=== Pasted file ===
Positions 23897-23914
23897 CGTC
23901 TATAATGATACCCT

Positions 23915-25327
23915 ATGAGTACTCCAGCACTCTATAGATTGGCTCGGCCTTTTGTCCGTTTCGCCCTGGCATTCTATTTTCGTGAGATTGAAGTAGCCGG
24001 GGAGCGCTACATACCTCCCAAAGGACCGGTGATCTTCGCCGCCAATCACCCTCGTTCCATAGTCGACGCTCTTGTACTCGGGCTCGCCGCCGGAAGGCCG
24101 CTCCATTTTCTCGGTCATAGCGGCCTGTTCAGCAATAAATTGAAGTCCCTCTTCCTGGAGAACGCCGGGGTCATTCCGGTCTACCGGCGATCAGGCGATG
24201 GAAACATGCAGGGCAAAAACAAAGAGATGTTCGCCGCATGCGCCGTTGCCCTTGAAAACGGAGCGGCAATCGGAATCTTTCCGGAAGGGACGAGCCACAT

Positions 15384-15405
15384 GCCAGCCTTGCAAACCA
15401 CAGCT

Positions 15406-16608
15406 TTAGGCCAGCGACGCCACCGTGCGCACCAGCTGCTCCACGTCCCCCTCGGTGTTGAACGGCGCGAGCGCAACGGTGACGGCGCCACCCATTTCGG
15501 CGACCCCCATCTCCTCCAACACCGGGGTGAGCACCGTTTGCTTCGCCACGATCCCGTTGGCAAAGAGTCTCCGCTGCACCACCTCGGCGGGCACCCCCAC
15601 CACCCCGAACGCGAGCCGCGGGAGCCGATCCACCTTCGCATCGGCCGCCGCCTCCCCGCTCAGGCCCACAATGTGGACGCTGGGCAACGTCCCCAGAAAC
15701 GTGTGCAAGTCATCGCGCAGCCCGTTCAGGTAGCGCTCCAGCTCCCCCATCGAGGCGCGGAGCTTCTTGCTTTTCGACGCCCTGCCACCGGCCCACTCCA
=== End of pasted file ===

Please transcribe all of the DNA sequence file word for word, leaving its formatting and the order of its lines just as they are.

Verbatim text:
Positions 23897-23914
23897 CGTC
23901 TATAATGATACCCT

Positions 23915-25327
23915 ATGAGTACTCCAGCACTCTATAGATTGGCTCGGCCTTTTGTCCGTTTCGCCCTGGCATTCTATTTTCGTGAGATTGAAGTAGCCGG
24001 GGAGCGCTACATACCTCCCAAAGGACCGGTGATCTTCGCCGCCAATCACCCTCGTTCCATAGTCGACGCTCTTGTACTCGGGCTCGCCGCCGGAAGGCCG
24101 CTCCATTTTCTCGGTCATAGCGGCCTGTTCAGCAATAAATTGAAGTCCCTCTTCCTGGAGAACGCCGGGGTCATTCCGGTCTACCGGCGATCAGGCGATG
24201 GAAACATGCAGGGCAAAAACAAAGAGATGTTCGCCGCATGCGCCGTTGCCCTTGAAAACGGAGCGGCAATCGGAATCTTTCCGGAAGGGACGAGCCACAT

Positions 15384-15405
15384 GCCAGCCTTGCAAACCA
15401 CAGCT

Positions 15406-16608
15406 TTAGGCCAGCGACGCCACCGTGCGCACCAGCTGCTCCACGTCCCCCTCGGTGTTGAACGGCGCGAGCGCAACGGTGACGGCGCCACCCATTTCGG
15501 CGACCCCCATCTCCTCCAACACCGGGGTGAGCACCGTTTGCTTCGCCACGATCCCGTTGGCAAAGAGTCTCCGCTGCACCACCTCGGCGGGCACCCCCAC
15601 CACCCCGAACGCGAGCCGCGGGAGCCGATCCACCTTCGCATCGGCCGCCGCCTCCCCGCTCAGGCCCACAATGTGGACGCTGGGCAACGTCCCCAGAAAC
15701 GTGTGCAAGTCATCGCGCAGCCCGTTCAGGTAGCGCTCCAGCTCCCCCATCGAGGCGCGGAGCTTCTTGCTTTTCGACGCCCTGCCACCGGCCCACTCCA